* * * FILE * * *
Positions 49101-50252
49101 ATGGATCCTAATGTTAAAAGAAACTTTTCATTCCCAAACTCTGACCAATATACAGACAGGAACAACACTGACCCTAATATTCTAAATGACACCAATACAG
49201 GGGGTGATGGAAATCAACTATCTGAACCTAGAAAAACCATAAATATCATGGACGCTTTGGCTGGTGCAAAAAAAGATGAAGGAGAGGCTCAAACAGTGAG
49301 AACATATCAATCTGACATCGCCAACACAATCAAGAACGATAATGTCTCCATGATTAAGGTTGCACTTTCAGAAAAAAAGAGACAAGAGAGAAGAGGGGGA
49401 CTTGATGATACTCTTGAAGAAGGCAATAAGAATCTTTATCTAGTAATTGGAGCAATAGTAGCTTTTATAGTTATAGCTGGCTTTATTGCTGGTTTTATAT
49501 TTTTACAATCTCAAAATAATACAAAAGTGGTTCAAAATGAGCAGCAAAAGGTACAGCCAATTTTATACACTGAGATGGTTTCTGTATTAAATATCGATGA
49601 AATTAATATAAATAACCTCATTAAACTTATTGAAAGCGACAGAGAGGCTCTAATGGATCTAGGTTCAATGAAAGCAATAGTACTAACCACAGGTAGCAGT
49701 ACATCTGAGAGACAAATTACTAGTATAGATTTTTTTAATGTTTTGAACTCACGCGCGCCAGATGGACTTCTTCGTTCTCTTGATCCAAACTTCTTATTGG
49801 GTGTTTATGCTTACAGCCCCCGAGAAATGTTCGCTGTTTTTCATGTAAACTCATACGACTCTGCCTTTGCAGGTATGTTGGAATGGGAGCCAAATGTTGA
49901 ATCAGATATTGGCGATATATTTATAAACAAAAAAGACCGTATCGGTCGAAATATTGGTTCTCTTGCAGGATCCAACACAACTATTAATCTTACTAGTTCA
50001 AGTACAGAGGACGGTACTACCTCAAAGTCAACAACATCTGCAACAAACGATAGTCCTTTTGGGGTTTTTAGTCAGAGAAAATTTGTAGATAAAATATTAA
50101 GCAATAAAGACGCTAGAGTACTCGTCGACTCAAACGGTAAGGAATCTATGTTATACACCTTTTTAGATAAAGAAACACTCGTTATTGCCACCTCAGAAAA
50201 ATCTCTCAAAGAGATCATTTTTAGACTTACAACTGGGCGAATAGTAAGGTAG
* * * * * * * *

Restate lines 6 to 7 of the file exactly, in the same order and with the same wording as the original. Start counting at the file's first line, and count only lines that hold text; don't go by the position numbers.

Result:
49501 TTTTACAATCTCAAAATAATACAAAAGTGGTTCAAAATGAGCAGCAAAAGGTACAGCCAATTTTATACACTGAGATGGTTTCTGTATTAAATATCGATGA
49601 AATTAATATAAATAACCTCATTAAACTTATTGAAAGCGACAGAGAGGCTCTAATGGATCTAGGTTCAATGAAAGCAATAGTACTAACCACAGGTAGCAGT